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Florida Governor Ron DeSantis said that Ian was expected to be a "historic" storm with "a profound impact" on the state. Fleets of highwater vehicles, 42,000 linemen, 7,000 members of the National Guards, and 179 aircraft had been mobilized in response to the hurricane's impact.
"Extremely dangerous" Ian made landfall as a Category 4 hurricane in southwestern Florida, the southeasternmost U.S. state, on Wednesday afternoon, according to the National Hurricane Center (NHC).
Landfall occurred near Cayo Costa, an island in Florida's Lee County, around 3:05 p.m. ET (1905 GMT) with maximum sustained winds of 240 kilometers per hour.
An earlier NHC update read that Ian was causing "catastrophic" storm surges, winds, and flooding in the Florida Peninsula.
Catastrophic storm surge inundation of 12 to 18 feet (approximately 3.66 to 5.49 meters) above the ground level is expected somewhere between Englewood to Bonita Beach, including Charlotte Harbor, forecasters said.
Weakening is expected after landfall, but Ian could be near hurricane strength when it moves over Florida's east coast on Thursday, and when it approaches the northeastern Florida, Georgia, and South Carolina coasts late Friday.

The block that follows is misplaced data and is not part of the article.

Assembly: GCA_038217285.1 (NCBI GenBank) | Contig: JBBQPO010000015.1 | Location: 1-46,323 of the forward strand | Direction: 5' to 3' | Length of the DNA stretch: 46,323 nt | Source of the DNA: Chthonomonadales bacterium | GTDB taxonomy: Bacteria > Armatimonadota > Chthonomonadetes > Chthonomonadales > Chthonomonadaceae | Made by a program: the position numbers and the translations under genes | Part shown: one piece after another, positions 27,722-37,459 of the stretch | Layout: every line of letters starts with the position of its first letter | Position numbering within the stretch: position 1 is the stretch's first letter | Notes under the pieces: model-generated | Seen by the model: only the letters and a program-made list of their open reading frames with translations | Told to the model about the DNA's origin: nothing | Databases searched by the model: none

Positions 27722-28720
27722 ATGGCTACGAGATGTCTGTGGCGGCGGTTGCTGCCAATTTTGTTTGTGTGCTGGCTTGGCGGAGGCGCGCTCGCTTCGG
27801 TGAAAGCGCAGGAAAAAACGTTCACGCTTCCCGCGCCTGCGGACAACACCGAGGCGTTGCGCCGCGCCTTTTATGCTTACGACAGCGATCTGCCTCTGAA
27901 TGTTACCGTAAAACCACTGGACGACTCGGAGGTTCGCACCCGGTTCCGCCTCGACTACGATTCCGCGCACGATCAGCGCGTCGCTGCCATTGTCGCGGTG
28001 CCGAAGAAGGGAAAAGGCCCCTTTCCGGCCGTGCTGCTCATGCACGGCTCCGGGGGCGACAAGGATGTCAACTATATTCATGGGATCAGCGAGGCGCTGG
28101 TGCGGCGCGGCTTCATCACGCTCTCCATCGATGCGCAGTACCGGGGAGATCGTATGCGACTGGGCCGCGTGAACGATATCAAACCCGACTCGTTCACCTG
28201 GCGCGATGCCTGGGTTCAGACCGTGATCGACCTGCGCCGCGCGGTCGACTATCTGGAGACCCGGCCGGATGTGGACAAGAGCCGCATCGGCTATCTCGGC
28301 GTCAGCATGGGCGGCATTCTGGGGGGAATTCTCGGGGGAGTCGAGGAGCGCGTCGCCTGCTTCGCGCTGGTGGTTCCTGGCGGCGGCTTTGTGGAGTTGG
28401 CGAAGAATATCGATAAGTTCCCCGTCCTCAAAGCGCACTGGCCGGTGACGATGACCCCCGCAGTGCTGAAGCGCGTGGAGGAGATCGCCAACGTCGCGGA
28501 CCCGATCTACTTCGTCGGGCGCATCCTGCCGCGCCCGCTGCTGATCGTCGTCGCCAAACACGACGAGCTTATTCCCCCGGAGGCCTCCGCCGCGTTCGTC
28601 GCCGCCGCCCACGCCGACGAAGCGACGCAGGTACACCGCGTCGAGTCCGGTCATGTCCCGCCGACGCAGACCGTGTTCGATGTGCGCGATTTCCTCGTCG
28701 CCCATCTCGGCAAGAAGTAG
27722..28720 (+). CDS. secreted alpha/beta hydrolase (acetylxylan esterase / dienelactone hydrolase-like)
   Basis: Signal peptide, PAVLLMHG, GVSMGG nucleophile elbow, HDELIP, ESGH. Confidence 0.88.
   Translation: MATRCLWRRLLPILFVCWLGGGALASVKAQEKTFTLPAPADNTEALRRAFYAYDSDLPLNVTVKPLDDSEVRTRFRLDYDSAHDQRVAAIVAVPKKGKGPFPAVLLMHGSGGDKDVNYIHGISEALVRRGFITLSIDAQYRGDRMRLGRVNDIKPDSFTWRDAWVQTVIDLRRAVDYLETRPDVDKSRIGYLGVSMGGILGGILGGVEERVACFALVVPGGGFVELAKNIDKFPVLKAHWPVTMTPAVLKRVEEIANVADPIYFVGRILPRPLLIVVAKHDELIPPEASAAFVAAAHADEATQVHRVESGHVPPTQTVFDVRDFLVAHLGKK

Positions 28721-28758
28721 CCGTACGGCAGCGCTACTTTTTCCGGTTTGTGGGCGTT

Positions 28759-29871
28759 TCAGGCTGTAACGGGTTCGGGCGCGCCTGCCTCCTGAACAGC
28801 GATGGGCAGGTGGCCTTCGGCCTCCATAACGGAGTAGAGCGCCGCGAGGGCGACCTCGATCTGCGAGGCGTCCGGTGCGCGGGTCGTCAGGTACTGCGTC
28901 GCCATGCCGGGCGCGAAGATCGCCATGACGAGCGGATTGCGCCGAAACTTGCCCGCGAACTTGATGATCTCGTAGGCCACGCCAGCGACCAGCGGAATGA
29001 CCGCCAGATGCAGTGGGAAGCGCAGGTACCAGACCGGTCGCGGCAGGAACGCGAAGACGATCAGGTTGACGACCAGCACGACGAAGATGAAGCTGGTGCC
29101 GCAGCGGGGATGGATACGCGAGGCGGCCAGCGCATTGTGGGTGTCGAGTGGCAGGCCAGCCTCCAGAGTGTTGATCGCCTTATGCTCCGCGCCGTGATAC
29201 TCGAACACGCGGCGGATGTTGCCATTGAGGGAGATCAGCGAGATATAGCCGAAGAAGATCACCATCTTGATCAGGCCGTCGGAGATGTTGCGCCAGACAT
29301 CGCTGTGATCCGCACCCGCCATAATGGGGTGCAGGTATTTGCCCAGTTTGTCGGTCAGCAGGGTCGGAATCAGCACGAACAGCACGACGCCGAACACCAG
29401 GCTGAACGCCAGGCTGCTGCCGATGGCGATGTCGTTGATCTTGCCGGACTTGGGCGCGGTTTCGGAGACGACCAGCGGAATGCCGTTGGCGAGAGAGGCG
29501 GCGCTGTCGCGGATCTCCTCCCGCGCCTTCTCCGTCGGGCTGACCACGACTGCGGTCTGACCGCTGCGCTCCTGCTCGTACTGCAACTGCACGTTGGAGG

As of Wednesday afternoon, more than 814,000 customers are without power in Florida due to the storm, according to PowerOutage.us.
Florida Governor Ron DeSantis said Wednesday morning that Ian was expected to be a "historic" storm with "a profound impact" on the state.
Fleets of highwater vehicles, 42,000 linemen, 7,000 members of the National Guards, and 179 aircraft had been mobilized in response to the hurricane's impact, DeSantis tweeted.
U.S. President Joe Biden said from the White House on Wednesday that the federal government was "on alert and in action" as the storm was closing in on Florida.
"This storm is incredibly dangerous, to state the obvious. It's life-threatening," Biden warned.
"You should obey all warnings and directions from emergency officials," he continued. "Don't take anything for granted. Use their judgment, not yours. Evacuate when ordered. Be prepared."
The U.S. Coast Guard is searching for the 23 migrants whose vessel sank off the coast of Florida amid Hurricane Ian, an official said on Wednesday afternoon.
Walter Slosar, chief patrol agent for the U.S. Border Patrol's Miami sector, tweeted that agents had responded to a migrant landing in Stock Island, Florida's Monroe County.
Slosar said that four "Cuban migrants swam to shore after their vessel sank due to inclement weather" and that a search and rescue operation was underway for 23 individuals believed to have been on the same boat.